There’s a wall that runs for 73+ miles across northern England, from Wallsend-on-Tyne to Bowness. Called Hadrian’s Wall, it was ordered to be built by Roman Emperor Hadrian in order to protect Roman Britain from the ‘northern barbarians,’ the Picts. The wall today is mostly in ruins, and was declared a UNESCO World Heritage Site in 1987. Along the path (which closely aligns with the border between Scotland and England), you can see remnants of the wall, ruins of buildings, and more. There are interesting historical spots all along the journey, and many people hike the path. There’s even a Robin Hood tree! However, Hadrian’s Wall isn’t the most northern wall built by the Roman Empire – that designation goes to the Antonine Wall, ordered built by the Emperor Antonius.
- Watch this short video on Hadrian’s Wall, and then scroll through these 12 slides on the building of Hadrian’s Wall. Can you imagine what it was like to be a Roman solider, building (and then guarding) that wall, so far from home?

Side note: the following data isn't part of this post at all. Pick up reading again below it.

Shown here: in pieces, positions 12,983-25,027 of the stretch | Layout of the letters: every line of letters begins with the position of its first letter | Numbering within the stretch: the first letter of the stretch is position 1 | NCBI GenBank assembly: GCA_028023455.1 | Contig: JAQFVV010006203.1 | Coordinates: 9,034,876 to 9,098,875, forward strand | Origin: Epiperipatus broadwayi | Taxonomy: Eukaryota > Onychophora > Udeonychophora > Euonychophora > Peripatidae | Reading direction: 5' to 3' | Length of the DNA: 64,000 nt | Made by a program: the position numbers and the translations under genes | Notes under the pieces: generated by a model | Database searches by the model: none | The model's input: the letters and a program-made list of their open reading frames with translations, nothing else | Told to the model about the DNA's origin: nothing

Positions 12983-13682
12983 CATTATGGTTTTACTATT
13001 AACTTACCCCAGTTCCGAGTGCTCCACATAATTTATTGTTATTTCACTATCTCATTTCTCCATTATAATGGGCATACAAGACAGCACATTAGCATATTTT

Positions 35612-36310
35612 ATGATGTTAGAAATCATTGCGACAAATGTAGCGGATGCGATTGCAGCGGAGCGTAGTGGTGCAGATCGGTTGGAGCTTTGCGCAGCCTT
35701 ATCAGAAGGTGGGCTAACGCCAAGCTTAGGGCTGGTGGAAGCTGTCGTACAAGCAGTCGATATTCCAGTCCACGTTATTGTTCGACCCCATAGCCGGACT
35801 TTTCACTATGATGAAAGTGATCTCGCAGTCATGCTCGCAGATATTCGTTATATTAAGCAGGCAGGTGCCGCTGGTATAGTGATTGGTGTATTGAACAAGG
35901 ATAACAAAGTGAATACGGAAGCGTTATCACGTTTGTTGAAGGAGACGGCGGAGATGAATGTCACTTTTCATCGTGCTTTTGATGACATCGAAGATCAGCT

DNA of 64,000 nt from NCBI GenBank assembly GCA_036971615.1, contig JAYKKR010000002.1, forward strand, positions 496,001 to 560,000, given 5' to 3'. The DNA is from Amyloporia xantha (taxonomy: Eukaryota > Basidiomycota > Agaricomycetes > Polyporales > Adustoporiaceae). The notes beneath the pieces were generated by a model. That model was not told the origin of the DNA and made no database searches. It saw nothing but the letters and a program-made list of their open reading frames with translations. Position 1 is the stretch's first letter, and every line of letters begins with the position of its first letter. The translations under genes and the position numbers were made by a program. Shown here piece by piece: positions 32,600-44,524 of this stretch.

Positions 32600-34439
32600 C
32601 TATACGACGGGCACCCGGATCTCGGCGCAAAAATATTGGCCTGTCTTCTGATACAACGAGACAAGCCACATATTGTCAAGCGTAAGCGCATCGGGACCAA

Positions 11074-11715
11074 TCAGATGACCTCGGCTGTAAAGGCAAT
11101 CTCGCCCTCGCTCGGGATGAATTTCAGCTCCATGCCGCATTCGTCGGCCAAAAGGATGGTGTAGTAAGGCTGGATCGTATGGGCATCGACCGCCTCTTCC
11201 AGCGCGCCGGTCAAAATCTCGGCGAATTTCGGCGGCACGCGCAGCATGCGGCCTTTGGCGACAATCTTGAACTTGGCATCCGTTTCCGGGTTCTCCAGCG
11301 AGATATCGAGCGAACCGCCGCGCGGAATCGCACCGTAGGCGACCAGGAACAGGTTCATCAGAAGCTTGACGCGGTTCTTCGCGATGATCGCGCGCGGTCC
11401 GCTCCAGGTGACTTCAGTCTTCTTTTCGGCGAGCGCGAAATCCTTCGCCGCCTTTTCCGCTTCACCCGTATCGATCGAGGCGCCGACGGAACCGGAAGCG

- Small guard forts were built every mile (!) along the wall, with two small lookouts in between each fort. There were also several larger forts built along the wall, to house more soldiers (500-1000).Check out these places to visit along Hadrian’s Wall. Split up into 6 small groups and each take one to learn about; then come back to discuss as a whole classroom. Look for personal stories of history, artifacts, and the influence of the wall on these six areas – and one thing that fascinates you!
- Many people today walk Hadrian’s Wall. Take a look at this official site, and then read one traveler’s account of walking the wall – including his vibrant descriptions of life along the wall today.
- One of the best ways to travel back in time is to visualize history. You can do this by visiting, reading, and letting your imagination run free. Read these two articles here and here, where one writer imagines history coming alive along Hadrian’s Wall, and then this piece about Life along the Wall. There are many buildings to visit along the wall (as you know from previous research), as well as long stretches of the wall to explore first-hand. Write a short paragraph (or more, if you’re so inclined) about the wall, from the perspective of a Roman soldier stationed along the wall. Read them aloud in class, and discuss the common themes you all picked up on, in your historical re-imaginings.